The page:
When 48-year-old Danny Everette Dillow was convicted in 1994 of sexually abusing a child, most of his sentence was suspended. Friday, a Pulaski County judge imposed the balance of that sentence after convicting Dillow of violating his probation for a fourth time.
According to Commonwealth’s Attorney Mike Fleenor, Dillow was returned to the court as a result of recent convictions in Montgomery County Circuit Court. Dillow, of Dublin, was found guilty in February of molesting children in a grocery store and library in that county in June 2012. Three other charges were dismissed because the alleged victim had moved out of the country.
Dillow hadn’t been back in society for long when the Montgomery offenses occurred.
He was released in 2011 from a state institution where he had been committed in 2006 as a result of an inability to control “sustained deviant sexual interests in school-age children.” During the commitment hearing in Pulaski County, Dillow admitted being a “risk to children,” adding, “People have a right to be afraid of me. I’ve been a monster and sometimes I still feel I am.”
A counselor testified at that time that Dillow would admit having sustained sexual interest in children, then later insist he had the situation under control. She said she believes Dillow tried to curb his behavior, but “continued to fail tests that measured sexual arousal at the sight or thought of children.”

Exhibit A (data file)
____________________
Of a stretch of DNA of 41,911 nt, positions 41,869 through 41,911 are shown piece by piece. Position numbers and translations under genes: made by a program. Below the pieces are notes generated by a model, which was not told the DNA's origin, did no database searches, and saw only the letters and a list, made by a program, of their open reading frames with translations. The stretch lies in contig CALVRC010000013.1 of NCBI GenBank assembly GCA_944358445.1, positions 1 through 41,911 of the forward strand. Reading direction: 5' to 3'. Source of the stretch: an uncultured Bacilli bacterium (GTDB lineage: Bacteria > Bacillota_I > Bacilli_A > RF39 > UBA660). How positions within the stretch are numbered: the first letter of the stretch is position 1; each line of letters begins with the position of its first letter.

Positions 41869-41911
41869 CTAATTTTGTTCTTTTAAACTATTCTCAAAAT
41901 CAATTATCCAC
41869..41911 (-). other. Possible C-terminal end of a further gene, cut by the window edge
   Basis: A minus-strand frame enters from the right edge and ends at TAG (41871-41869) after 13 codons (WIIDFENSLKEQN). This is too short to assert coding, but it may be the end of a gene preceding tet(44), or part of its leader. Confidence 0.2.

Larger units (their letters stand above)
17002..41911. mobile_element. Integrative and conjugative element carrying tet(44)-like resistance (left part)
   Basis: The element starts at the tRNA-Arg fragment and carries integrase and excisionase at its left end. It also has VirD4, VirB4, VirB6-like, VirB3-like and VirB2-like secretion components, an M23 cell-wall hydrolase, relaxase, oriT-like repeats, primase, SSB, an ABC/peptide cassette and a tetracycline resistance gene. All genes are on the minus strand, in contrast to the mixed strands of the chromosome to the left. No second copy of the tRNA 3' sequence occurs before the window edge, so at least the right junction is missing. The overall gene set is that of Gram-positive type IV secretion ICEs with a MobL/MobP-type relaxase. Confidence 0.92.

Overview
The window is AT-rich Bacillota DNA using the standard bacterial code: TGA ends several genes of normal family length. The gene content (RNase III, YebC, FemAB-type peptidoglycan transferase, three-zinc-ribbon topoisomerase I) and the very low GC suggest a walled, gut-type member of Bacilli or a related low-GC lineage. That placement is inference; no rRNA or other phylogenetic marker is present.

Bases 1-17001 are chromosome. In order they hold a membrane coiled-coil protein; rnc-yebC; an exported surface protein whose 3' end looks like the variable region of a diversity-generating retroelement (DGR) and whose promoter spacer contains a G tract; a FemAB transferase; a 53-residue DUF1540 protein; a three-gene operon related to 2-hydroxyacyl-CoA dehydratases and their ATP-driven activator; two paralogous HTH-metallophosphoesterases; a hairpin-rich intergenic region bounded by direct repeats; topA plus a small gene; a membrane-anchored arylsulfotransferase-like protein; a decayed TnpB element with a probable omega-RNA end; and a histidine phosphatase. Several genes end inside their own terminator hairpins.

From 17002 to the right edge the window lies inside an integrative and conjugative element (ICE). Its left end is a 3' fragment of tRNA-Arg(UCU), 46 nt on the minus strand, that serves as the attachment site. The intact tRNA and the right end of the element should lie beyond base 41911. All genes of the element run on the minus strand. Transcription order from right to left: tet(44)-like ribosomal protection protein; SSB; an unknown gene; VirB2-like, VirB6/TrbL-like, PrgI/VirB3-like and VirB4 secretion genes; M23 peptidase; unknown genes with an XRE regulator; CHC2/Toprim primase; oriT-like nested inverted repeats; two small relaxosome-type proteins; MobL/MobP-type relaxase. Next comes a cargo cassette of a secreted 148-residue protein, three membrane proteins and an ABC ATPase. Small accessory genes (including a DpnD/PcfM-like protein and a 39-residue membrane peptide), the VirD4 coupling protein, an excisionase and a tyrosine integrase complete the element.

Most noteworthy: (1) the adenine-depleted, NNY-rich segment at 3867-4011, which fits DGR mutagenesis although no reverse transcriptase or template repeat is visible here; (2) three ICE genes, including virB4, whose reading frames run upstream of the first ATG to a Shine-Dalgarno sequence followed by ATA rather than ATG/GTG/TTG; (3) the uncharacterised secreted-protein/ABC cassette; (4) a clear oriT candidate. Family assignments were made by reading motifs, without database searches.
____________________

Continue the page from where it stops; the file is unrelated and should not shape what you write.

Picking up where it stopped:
Two psychologists said Dillow would never be able to successfully function in society. One called him a “high risk” for future offenses and the other said he was a “moderate to high risk.” Both agreed that Dillow suffers from mental abnormalities and personality defects that would prevent him from being cured of pedophilia.
Asked by his defense attorney how it felt to hear what the counselor and psychologist had to say about him, Dillow told the 2006 jury, “It’s difficult, but it’s very accurate.” Nonetheless, he said he believed “it’s controllable.”
Dillow has been incarcerated since his arrest on the Montgomery County charges, to which he entered Alford pleas, but maintained his innocence. Alford pleas allow a defendant to acknowledge enough evidence exists for a finding of guilt without actually admitting guilt. He faces a maximum of 40 years in prison on those convictions.
Friday, the one year, four months and 16 days remaining on Dillow’s 1994 sentence in Pulaski County was imposed. He initially served three years, three months of the 10-year sentence. The remainder was imposed over the course of his other probation violations in 1999, 2000, 2004.
After he serves his Montgomery County sentence, he will once again be subject to commitment, Fleenor said.